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Courage: A leader's most important virtue

Aug. 10, 2022
There are many attributes that describe a great leader, but if the past two years have taught us anything, it's that success in trying times always comes back to courage.

Think about how challenging the past two years have been and the courage we’ve had to muster due to these challenges. We’ve faced struggles related to personal health, finances, work, and family. We’ve faced fires, storms, and floods. We’ve faced a worldwide pandemic, an attack on our capitol, and ongoing attack on Ukraine. All of these things have affected us in some way. These have been the most challenging years for many of us. But, think about this … we are still standing, healing, re-evaluating, building back our lives and helping each other all because we had the courage.

We need courage and leadership to succeed and push through those challenges in our lives.

What is courage?

We know that every day is a gift and we need to strive to live our best life. That in itself is a responsibility which requires courage and leadership.

No matter what you do or who you are, you are a leader. It doesn’t matter what your title is.

As dental professionals, we went to work. We did this because we felt a strong responsibility to safely care for our patients, teams, and doctors. It didn’t mean we weren’t afraid. It meant we had courage.

“Courage is the most important of all virtues because without courage, you can’t practice any other virtue consistently.” - Maya Angelou

I started to think about virtues that might require courage and how all these virtues apply to being leaders in our dental practices. For instance, honesty, respect, integrity, resilience, accountability, and loyalty, as well as compassion, self-control, and forgiveness. I didn’t forget the importance of gratitude. So many more come to mind. All these virtues make up who we are—our character, our attitude, our core values. Here are just a few examples of how we as leaders show courage.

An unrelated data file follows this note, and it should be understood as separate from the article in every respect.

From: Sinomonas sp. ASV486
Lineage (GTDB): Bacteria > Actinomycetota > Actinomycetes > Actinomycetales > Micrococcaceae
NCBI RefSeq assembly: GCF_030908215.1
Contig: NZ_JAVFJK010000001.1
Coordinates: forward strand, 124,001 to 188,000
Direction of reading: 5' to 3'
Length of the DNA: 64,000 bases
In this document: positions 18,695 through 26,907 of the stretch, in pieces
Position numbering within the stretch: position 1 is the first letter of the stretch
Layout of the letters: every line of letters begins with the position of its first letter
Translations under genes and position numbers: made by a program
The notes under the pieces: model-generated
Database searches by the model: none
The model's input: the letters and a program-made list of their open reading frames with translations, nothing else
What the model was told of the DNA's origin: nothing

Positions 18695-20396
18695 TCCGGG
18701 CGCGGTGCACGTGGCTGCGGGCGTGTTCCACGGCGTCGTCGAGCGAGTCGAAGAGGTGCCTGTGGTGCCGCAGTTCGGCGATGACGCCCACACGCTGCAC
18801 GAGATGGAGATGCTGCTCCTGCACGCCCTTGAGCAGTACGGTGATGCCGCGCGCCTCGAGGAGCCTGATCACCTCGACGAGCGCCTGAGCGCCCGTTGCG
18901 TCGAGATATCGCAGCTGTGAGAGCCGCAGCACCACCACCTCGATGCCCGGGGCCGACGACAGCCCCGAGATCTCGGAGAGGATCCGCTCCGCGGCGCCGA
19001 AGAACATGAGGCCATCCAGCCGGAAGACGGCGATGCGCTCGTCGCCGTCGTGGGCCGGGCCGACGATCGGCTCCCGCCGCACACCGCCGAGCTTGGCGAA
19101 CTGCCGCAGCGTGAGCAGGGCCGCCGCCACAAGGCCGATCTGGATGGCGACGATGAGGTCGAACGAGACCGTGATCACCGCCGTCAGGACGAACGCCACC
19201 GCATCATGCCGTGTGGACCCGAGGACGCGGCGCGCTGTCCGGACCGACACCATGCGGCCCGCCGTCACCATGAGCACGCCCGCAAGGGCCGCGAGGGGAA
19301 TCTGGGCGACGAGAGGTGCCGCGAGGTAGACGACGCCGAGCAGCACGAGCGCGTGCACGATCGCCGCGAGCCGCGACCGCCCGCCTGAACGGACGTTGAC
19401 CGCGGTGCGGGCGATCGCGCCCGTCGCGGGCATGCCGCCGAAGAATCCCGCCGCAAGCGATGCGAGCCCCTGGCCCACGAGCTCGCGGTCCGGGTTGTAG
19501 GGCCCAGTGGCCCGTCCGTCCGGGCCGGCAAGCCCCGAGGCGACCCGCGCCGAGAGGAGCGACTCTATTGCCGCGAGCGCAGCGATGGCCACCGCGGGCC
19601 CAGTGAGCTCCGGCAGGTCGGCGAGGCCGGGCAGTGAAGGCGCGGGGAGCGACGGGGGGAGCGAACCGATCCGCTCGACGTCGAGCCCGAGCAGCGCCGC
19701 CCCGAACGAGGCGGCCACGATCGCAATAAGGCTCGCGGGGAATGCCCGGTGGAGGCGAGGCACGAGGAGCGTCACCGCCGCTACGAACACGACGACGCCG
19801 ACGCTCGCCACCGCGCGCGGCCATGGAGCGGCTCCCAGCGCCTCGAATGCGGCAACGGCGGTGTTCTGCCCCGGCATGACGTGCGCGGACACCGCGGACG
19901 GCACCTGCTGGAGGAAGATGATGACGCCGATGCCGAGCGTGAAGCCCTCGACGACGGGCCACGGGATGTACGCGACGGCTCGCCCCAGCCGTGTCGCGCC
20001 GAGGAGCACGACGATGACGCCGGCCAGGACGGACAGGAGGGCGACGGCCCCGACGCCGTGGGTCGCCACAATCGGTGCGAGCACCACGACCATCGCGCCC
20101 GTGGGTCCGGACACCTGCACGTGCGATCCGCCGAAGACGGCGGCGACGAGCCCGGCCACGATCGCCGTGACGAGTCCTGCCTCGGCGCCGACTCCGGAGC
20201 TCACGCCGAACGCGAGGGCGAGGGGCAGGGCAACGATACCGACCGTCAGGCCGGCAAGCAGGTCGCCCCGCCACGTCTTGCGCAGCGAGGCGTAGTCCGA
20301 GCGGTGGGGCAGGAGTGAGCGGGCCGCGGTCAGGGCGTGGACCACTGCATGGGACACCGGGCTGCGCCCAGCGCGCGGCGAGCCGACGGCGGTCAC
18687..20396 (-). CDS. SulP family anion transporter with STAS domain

Honesty. This is at the top of my list, and I’m pretty sure yours as well. We expect it from our patients, teams and our doctors. If we know the truth, whatever it is, we will find a way to handle it. This takes courage. As leaders we must be honest with ourselves. If we want the respect and loyalty of our teams and patients, we can’t be afraid to let them know we’re not perfect. No one is. We can all learn from our mistakes and grow to be better leaders.  

Respect. Smile, say good morning, and of course don’t forget to say thank you. Let your team members and patients know you care and appreciate them. Respect within a team must be mutual. I can think of just a few instances in my years of managing our dental practice when I have heard a member of our team saying something disrespectful about another team member. This was addressed immediately and, in some cases, they were fired on the spot. I believe by acting quickly that the importance of loyalty is reinforced. There are also times in our practices when we may have to dismiss a patient—respect must go both ways. If we believe we have integrity, we must do the right thing no matter the cost. When we see something happening and it’s wrong, we stand up and do the right thing. This takes courage.